The category of supernatural has been used and abused in more charismatic Christian circles. This is because they are relying on an atheist category from the field of philosophy, or shall I say, a tenet of atheist theology. It’s true. How so?
For some back ground, in my Philosophy of Religion course in Undergrad, the category of supernatural first came from thinkers like David Hume. Miracles as supernatural, according to the Enlightenment world view, were acts of God breaking the laws of nature. God, according to both detractors and apologists of Christianity, essentially lived as this Watchmaker observing us in another realm. As Peter Leithart correctly notes, the hypothesis of the “supernatural” requires a belief in nature as “autonomous and independent of God, [working in] a closed system of cause and effect.”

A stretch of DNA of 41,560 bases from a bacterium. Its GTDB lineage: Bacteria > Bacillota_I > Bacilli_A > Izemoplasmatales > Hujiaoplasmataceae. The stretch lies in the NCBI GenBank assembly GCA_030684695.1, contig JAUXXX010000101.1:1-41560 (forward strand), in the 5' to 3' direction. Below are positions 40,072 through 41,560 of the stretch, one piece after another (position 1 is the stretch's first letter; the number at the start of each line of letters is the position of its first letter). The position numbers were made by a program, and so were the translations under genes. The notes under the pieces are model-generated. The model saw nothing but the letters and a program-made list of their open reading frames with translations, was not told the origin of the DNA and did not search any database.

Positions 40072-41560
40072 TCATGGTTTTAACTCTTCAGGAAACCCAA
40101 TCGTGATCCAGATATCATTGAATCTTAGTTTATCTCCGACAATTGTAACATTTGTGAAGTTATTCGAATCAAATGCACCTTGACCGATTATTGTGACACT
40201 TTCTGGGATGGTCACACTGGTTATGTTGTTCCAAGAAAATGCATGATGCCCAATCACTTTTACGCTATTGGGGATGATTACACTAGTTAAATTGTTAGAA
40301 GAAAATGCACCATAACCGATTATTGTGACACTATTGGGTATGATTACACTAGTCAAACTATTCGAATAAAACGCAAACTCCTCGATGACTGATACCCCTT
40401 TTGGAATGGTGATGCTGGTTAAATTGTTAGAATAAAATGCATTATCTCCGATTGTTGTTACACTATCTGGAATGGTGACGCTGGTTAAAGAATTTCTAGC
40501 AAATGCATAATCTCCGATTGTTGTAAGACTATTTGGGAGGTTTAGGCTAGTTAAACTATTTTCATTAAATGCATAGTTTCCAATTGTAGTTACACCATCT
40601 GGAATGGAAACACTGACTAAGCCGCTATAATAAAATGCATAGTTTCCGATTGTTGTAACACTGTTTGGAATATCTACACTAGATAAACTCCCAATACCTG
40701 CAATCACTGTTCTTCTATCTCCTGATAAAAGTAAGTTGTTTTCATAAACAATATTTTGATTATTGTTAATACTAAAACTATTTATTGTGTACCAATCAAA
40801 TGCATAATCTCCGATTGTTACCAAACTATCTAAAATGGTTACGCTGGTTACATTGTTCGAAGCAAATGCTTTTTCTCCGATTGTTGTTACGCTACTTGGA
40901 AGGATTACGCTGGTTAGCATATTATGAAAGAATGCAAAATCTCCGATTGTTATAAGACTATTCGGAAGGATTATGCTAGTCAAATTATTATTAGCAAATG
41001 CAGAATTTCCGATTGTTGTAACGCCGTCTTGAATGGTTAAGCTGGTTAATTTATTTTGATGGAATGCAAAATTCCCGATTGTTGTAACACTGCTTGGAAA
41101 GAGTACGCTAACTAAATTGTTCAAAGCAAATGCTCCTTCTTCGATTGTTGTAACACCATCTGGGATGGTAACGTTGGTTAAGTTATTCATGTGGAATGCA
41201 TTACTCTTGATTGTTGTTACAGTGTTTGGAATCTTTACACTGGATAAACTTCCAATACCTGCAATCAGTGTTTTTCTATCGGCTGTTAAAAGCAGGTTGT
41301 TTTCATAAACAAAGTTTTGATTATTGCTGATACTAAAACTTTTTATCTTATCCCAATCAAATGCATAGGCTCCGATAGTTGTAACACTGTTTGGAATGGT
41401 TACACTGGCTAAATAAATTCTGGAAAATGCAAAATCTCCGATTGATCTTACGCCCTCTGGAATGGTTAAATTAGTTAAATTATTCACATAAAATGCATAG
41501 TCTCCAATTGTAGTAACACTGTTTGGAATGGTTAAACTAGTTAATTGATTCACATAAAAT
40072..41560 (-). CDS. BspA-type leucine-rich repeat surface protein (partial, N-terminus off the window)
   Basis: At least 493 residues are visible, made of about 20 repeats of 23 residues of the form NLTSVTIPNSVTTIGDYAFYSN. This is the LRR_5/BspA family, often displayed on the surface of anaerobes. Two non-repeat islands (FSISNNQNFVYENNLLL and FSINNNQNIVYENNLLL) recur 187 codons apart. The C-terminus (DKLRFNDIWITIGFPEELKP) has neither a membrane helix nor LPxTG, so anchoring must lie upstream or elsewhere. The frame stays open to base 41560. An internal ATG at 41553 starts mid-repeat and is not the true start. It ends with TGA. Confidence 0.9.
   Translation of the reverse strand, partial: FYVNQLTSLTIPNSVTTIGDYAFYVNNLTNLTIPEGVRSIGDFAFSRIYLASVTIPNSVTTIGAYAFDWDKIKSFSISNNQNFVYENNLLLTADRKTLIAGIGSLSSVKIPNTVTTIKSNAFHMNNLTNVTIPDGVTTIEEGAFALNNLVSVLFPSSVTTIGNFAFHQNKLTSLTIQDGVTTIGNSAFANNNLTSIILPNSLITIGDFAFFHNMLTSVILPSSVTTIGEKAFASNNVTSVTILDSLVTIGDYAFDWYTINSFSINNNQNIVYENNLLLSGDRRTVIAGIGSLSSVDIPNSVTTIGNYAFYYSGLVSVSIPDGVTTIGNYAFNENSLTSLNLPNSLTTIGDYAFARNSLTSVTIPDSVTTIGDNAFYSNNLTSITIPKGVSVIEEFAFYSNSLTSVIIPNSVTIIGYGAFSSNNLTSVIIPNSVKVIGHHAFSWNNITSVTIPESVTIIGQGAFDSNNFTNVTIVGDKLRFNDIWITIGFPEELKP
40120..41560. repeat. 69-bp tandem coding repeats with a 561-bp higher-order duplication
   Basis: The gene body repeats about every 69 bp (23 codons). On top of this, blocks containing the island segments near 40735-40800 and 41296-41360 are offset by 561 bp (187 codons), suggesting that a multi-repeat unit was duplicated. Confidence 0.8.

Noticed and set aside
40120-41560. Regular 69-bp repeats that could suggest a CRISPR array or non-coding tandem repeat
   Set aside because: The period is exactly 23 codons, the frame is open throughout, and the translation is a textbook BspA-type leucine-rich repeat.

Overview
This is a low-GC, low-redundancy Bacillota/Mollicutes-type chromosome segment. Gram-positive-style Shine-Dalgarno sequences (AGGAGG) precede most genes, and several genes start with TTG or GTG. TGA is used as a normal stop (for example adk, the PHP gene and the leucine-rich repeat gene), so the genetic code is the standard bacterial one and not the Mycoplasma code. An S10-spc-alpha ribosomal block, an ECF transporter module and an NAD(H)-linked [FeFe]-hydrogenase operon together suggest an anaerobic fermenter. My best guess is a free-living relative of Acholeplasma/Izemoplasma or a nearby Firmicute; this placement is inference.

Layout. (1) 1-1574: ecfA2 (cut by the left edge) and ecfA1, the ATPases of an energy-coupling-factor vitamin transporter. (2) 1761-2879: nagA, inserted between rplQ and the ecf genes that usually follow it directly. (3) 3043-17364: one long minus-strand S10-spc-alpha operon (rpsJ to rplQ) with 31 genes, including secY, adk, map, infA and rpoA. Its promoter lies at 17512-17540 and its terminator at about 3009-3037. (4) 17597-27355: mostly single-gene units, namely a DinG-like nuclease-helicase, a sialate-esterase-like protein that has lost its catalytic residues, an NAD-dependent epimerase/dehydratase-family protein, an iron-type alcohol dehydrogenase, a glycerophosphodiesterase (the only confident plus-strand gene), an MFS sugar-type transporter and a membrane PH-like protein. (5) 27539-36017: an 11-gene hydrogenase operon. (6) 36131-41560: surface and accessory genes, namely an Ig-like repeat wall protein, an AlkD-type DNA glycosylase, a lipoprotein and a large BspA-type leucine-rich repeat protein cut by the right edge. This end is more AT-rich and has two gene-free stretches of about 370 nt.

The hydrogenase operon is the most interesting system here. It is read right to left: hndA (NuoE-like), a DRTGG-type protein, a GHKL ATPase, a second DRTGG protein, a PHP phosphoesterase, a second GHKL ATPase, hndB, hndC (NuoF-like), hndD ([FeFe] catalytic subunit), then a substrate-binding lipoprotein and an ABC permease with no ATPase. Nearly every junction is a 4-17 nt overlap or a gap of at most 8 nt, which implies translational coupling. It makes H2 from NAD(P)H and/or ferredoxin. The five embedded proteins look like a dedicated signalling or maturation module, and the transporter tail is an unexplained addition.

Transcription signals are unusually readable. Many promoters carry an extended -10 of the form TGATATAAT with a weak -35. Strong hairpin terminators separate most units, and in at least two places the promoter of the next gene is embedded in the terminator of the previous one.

Jesus does not “violate” creation, since he is after all the Creator, sustainer, the Word of Creation; rather, as Leithart says, Jesus liberates creation for its potential in the purposes of the kingdom of God. Postmodern, Trinitarian and relational theologies should work to affirm this understanding of the miraculous over and against the traditional, modernist notion.